The publisher of The Mail On Sunday has agreed to pay the Duchess of Sussex £1 nominal damages for misuse of private information plus an undisclosed sum for copyright infringement after their court battle, a document shows.
Meghan sued Associated Newspapers Limited (ANL), also the publisher of MailOnline, over five articles that reproduced parts of a “personal and private” letter to her estranged father Thomas Markle in August 2018.
The duchess won her case last year, when a High Court judge ruled in her favour without a full trial, and Court of Appeal judges subsequently dismissed an appeal by Associated Newspapers.
Some detail of the money the duchess will receive emerged on Wednesday, when a written case order made by appeal judges that summarises the conclusion of the Court of Appeal litigation was made public.
The appeal judges’ order also said Associated Newspapers would pay the lawyers’ bills run up by the duchess during the appeal litigation.
Judges said those legal costs would be assessed if not agreed.
Meghan’s spokesperson described the undisclosed sum for copyright infringement as “substantial” and said it would be donated to charity.
They said the duchess was clear from the beginning that this case was primarily about the difference between right and wrong.
The fact that Meghan won on privacy and copyright matters demonstrated the strength of both claims, they said.
The spokesperson added that, after winning the case on a summary judgment, Meghan chose to recover the profit the paper had made from the letter, relating to copyright, rather than a financial remedy of damages regarding the privacy part of the case.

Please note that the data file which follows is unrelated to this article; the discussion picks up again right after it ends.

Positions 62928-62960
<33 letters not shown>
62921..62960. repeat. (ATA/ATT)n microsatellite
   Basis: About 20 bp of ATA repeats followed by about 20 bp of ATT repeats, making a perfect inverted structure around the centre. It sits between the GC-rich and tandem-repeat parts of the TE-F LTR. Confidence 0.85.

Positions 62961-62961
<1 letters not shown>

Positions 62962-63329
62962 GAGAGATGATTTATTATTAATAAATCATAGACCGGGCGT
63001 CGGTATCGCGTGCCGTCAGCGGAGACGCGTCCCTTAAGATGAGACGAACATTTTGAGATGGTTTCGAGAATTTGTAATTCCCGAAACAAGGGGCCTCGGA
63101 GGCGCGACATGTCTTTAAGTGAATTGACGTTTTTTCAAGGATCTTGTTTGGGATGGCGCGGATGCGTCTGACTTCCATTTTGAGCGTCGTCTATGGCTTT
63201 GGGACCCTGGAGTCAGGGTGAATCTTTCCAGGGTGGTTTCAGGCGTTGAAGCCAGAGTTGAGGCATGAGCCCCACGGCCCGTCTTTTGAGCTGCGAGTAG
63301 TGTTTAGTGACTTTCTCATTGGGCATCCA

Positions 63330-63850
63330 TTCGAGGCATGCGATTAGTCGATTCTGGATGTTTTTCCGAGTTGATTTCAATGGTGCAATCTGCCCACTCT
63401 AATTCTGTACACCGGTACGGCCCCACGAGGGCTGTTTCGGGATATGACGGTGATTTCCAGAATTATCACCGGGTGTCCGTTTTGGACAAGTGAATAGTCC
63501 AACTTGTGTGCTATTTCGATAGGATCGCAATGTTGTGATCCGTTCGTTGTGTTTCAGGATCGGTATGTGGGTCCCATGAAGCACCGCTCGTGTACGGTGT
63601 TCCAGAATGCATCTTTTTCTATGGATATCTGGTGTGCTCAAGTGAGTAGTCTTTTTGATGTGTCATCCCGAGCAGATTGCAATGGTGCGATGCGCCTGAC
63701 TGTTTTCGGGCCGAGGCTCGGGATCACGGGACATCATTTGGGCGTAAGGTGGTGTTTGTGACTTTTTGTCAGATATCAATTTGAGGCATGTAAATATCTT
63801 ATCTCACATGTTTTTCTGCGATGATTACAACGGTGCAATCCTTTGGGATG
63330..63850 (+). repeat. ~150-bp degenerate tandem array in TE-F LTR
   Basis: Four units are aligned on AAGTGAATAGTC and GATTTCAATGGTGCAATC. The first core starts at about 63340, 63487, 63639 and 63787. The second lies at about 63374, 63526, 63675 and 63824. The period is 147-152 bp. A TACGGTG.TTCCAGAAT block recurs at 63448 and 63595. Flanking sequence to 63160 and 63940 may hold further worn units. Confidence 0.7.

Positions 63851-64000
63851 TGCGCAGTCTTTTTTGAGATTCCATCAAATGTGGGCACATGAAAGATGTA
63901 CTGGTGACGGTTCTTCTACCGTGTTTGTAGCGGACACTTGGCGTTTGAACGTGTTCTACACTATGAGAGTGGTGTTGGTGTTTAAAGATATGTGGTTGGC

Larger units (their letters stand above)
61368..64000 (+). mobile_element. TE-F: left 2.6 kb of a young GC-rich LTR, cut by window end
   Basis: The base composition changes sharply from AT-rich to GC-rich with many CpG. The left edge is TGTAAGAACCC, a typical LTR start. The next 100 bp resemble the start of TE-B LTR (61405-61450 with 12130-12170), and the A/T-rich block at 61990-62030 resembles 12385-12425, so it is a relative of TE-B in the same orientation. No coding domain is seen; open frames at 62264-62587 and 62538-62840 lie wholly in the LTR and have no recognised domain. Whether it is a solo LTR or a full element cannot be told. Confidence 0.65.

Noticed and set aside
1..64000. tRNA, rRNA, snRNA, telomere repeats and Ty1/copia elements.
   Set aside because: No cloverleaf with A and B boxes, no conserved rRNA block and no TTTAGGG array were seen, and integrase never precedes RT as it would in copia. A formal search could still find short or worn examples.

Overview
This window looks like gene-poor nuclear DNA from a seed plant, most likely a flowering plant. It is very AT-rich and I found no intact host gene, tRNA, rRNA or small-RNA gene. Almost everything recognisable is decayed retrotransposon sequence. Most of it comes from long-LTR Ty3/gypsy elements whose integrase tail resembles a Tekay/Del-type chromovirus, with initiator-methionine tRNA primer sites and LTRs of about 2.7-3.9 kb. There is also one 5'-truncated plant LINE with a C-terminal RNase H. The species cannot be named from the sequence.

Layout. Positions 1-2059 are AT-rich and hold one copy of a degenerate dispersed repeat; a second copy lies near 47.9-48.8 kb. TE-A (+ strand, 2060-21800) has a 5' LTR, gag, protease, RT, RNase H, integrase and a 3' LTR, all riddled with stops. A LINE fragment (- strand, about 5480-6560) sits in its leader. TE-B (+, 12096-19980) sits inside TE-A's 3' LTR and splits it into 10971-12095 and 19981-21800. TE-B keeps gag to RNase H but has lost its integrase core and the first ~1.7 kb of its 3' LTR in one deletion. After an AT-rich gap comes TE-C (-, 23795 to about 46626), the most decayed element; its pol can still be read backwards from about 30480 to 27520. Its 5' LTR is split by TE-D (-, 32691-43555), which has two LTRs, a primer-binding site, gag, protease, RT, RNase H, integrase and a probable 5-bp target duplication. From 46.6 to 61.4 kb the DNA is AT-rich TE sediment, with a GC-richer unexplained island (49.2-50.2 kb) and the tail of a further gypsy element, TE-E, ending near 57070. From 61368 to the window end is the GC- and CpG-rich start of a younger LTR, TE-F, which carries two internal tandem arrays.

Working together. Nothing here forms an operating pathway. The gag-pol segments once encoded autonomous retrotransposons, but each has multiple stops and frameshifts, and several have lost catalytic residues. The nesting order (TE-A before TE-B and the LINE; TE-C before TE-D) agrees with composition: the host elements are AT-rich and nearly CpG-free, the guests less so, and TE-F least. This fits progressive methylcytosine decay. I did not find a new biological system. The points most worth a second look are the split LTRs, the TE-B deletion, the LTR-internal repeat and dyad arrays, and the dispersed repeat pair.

The appeal judges’ order said Associated Newspapers had agreed to pay the £1 nominal damages for misuse of private information and the “confidential sum” for copyright infringement by 7 January.
Judges also said Associated Newspapers should pay £300,000 of the duchess’s legal costs, on account, by the same date.
The judges’ written order was released to journalists by lawyers representing Associated Newspapers.
A lawyer representing the duchess had said, at an earlier stage of the dispute, that she would be willing to cap damages for misuse of private information.
Ian Mill QC said, at a court hearing last year, that Meghan was willing to “cap her damages” for misuse of private information “at a nominal award”, if the court would order “an account of profits”, evidence of how much the publisher gained financially from its publication of the letter, in relation to the infringement of the duchess’s copyright.
Last month, on Boxing Day, the Mail on Sunday and Mail Online published a court-ordered front page statement telling readers of Meghan’s copyright victory.
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